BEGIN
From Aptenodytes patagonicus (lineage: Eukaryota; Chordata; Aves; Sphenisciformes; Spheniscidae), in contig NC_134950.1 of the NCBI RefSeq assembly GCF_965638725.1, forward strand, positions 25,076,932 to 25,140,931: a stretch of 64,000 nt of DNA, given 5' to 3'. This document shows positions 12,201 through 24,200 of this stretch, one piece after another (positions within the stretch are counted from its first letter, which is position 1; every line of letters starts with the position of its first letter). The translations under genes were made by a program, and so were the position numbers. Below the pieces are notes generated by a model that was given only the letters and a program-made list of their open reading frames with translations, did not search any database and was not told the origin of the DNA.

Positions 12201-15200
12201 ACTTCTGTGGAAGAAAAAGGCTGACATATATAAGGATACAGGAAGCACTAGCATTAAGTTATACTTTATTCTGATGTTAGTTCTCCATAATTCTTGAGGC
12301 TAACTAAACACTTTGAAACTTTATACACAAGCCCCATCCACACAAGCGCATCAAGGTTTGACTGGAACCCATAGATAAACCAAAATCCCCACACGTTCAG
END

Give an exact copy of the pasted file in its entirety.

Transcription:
From Aptenodytes patagonicus (lineage: Eukaryota; Chordata; Aves; Sphenisciformes; Spheniscidae), in contig NC_134950.1 of the NCBI RefSeq assembly GCF_965638725.1, forward strand, positions 25,076,932 to 25,140,931: a stretch of 64,000 nt of DNA, given 5' to 3'. This document shows positions 12,201 through 24,200 of this stretch, one piece after another (positions within the stretch are counted from its first letter, which is position 1; every line of letters starts with the position of its first letter). The translations under genes were made by a program, and so were the position numbers. Below the pieces are notes generated by a model that was given only the letters and a program-made list of their open reading frames with translations, did not search any database and was not told the origin of the DNA.

Positions 12201-15200
12201 ACTTCTGTGGAAGAAAAAGGCTGACATATATAAGGATACAGGAAGCACTAGCATTAAGTTATACTTTATTCTGATGTTAGTTCTCCATAATTCTTGAGGC
12301 TAACTAAACACTTTGAAACTTTATACACAAGCCCCATCCACACAAGCGCATCAAGGTTTGACTGGAACCCATAGATAAACCAAAATCCCCACACGTTCAG